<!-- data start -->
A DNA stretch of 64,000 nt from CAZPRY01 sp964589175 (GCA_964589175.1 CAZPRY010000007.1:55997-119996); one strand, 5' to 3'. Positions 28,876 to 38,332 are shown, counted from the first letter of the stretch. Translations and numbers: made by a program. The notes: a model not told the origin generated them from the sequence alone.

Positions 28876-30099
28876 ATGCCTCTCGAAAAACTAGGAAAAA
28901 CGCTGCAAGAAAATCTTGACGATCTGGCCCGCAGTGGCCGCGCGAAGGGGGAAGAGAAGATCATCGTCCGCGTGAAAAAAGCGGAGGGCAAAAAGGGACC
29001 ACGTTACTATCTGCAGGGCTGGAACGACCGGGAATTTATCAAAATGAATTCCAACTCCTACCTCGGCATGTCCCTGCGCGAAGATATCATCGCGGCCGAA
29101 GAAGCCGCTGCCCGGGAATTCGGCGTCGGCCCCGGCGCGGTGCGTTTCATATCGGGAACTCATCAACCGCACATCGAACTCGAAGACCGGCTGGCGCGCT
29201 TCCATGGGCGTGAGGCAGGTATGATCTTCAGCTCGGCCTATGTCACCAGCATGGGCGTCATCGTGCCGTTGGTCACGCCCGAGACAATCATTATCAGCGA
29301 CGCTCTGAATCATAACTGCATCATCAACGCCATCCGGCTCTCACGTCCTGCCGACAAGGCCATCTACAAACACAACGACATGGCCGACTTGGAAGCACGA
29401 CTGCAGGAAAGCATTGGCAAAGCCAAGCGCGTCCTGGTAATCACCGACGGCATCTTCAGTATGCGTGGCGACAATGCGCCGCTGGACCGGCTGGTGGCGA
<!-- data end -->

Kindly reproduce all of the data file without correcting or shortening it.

A DNA stretch of 64,000 nt from CAZPRY01 sp964589175 (GCA_964589175.1 CAZPRY010000007.1:55997-119996); one strand, 5' to 3'. Positions 28,876 to 38,332 are shown, counted from the first letter of the stretch. Translations and numbers: made by a program. The notes: a model not told the origin generated them from the sequence alone.

Positions 28876-30099
28876 ATGCCTCTCGAAAAACTAGGAAAAA
28901 CGCTGCAAGAAAATCTTGACGATCTGGCCCGCAGTGGCCGCGCGAAGGGGGAAGAGAAGATCATCGTCCGCGTGAAAAAAGCGGAGGGCAAAAAGGGACC
29001 ACGTTACTATCTGCAGGGCTGGAACGACCGGGAATTTATCAAAATGAATTCCAACTCCTACCTCGGCATGTCCCTGCGCGAAGATATCATCGCGGCCGAA
29101 GAAGCCGCTGCCCGGGAATTCGGCGTCGGCCCCGGCGCGGTGCGTTTCATATCGGGAACTCATCAACCGCACATCGAACTCGAAGACCGGCTGGCGCGCT
29201 TCCATGGGCGTGAGGCAGGTATGATCTTCAGCTCGGCCTATGTCACCAGCATGGGCGTCATCGTGCCGTTGGTCACGCCCGAGACAATCATTATCAGCGA
29301 CGCTCTGAATCATAACTGCATCATCAACGCCATCCGGCTCTCACGTCCTGCCGACAAGGCCATCTACAAACACAACGACATGGCCGACTTGGAAGCACGA
29401 CTGCAGGAAAGCATTGGCAAAGCCAAGCGCGTCCTGGTAATCACCGACGGCATCTTCAGTATGCGTGGCGACAATGCGCCGCTGGACCGGCTGGTGGCGA